Demand for state-financed preschool continues to outstrip funding
Updated: 5:53 p.m. | Posted: 11:26 a.m.
While 74 school districts and charter schools will participate in an initial round of state-funded preschool, more than 100 districts were turned down, Minnesota education officials announced Monday.
That gulf between demand and available funding prompted Gov. Mark Dayton to renew his call for more money for what has been one of his top priorities.
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"The fact that more than half could not be funded to me is the impetus for why the program needs to be expanded in the next biennium," Dayton said at a news conference announcing which districts would share in the $25 million preschool appropriation.
The Osseo Area School District got the biggest chunk of the state preschool money, at $1.5 million. The district says it will add 230 preschool spots with the money.
Osseo preschool teacher Etta Rassier says it will allow 4-year-olds in the district's program this fall to learn "the oral language skills, the early literacy skills, the math skills, and those all-important social emotional goals that really get our learners ready to learn."
The state gave priority to requests based on schools' poverty levels and the availability of high-quality early education programs nearby. Minneapolis Public Schools got the next-highest amount of money with $1.3 million.
The new money is enough to cover just over 3,000 four-year-olds statewide. But even though it's relatively small, the program represents a fundamental shift for Minnesota. For the first time, it makes preschool part of the state's public school system — with funding flowing from the state to school districts.
Classes paid for with the new funding have to operate for at least 350 hours a year. And teachers have to get paid in line with the district's K-12 salaries. That will be a big jump for the average Minnesota preschool teacher, who last year made about $20,000 a year less than the average elementary teacher.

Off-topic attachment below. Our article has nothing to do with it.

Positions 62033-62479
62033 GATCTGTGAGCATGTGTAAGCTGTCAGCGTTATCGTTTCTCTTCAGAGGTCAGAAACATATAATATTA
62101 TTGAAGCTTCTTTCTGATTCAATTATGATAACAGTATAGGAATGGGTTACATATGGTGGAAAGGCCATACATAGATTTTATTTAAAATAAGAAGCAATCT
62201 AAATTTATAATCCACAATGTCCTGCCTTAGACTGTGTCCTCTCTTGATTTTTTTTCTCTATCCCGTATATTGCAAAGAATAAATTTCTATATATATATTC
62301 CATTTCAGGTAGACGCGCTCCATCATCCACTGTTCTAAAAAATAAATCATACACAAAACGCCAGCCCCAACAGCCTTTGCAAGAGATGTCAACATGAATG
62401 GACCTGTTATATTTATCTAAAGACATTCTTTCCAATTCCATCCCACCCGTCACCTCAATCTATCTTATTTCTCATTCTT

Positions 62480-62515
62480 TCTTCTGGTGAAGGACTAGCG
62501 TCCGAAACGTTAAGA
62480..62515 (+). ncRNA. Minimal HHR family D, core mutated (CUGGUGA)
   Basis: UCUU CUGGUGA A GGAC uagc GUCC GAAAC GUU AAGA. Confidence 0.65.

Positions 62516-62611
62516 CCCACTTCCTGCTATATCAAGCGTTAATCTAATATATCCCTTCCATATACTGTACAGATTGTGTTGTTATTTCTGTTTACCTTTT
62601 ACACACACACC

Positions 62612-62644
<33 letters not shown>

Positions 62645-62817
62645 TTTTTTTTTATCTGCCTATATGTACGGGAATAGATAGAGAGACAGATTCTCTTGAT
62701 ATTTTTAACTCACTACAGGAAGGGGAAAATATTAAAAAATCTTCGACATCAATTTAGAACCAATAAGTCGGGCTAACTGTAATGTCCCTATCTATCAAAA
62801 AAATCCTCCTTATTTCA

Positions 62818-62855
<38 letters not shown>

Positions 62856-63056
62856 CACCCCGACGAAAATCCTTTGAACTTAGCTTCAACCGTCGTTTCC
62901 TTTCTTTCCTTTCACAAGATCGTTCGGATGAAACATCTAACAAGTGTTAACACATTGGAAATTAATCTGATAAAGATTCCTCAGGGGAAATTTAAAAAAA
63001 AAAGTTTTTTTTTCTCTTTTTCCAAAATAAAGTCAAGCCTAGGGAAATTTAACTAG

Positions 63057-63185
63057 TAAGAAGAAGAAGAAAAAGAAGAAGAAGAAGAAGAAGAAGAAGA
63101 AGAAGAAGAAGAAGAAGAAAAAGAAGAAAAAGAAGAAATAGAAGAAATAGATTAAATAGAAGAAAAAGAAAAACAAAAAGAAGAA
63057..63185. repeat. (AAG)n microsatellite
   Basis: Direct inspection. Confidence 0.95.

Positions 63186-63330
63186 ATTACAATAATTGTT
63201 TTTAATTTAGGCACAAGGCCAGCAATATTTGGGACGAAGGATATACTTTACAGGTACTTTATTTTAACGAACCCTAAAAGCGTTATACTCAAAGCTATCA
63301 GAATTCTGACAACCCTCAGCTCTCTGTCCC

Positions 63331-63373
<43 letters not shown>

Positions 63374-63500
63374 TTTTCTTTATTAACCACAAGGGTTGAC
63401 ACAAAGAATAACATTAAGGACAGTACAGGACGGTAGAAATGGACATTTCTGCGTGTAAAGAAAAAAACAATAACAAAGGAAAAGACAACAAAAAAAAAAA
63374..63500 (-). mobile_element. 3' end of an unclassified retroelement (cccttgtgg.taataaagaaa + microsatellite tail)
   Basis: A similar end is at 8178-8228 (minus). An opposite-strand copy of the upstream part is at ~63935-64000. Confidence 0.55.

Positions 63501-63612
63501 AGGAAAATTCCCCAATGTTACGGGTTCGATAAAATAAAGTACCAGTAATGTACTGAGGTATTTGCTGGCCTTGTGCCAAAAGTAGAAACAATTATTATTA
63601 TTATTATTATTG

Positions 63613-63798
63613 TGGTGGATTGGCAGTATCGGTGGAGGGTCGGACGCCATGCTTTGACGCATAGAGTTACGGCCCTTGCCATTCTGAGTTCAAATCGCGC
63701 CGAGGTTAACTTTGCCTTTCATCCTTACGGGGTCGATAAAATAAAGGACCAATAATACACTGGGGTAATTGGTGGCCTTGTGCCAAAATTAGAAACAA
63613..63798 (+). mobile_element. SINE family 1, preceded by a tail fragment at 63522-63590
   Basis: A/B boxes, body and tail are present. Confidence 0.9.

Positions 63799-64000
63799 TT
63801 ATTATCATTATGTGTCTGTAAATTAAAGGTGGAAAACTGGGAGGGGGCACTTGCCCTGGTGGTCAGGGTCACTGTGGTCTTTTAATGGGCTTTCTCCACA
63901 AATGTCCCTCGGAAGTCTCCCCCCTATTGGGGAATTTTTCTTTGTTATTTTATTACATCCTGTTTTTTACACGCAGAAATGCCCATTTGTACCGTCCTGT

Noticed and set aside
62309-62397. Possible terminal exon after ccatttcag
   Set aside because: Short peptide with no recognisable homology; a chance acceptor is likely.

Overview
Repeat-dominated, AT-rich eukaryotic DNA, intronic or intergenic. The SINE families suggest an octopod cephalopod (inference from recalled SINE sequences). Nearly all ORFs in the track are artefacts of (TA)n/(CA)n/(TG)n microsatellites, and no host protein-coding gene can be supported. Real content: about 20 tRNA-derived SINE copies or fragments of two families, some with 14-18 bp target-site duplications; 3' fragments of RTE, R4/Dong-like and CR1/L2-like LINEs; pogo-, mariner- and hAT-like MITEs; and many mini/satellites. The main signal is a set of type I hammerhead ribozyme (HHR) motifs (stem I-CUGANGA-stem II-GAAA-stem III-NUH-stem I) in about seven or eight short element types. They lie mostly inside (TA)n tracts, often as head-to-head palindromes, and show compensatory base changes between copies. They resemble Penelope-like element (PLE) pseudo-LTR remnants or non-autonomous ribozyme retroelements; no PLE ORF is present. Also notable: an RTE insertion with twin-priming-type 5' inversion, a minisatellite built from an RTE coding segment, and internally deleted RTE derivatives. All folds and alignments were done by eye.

Minnesota's other early learning options are less uniform. There are "school readiness" programs, which vary widely in length and content. And there's a scholarship program that gives low-income parents money to use at public or private programs.
Preschool run through public schools should especially benefit English language learners and special education students, said Steve Barnett, director of the National Institute for Early Education Research at Rutgers University.
"The school system is the only educational system we have that can provide the supports that preschool programs need to be high-quality," he said.
Though the preschool money goes directly to districts, those districts have the option of partnering with private preschool providers to provide classes, as long as they meet the state's standards.
"You get the benefits of competition and choice, at the same time as you take advantage of what we've already built in our public schools," said Barnett.
But some critics of the new funding worry private providers will get left out. Others worry the limited dollars won't make it to the children who need it most. During recent legislative sessions, much of the debate pitted Dayton and his call for universal preschool funding against calls for scholarships targeted specifically at low-income families.
"Those programs may fill up, for instance, with children that might be middle income, and so there may be others that are low-income that won't have the opportunity to actually get into the classroom," said Dianne Haulcy of the nonprofit Think Small, which advocated for the targeted scholarships.
At Monday's news conference, Dayton countered that all children need access to early learning opportunities. Dayton says he hopes to get preschool for every Minnesota 4-year-old before his term ends in 2018, a goal the state says will take about $300 million a year.
House Education Finance Chair Jenifer Loon, R-Eden Prairie, says she's going to wait and see on that request.
"It's really premature to say," she said. "This is a pilot project, so we're going to want to take some time to study it, see how the program's doing."
Loon says she wants to compare results to the impact of early learning scholarships and the state's school readiness program.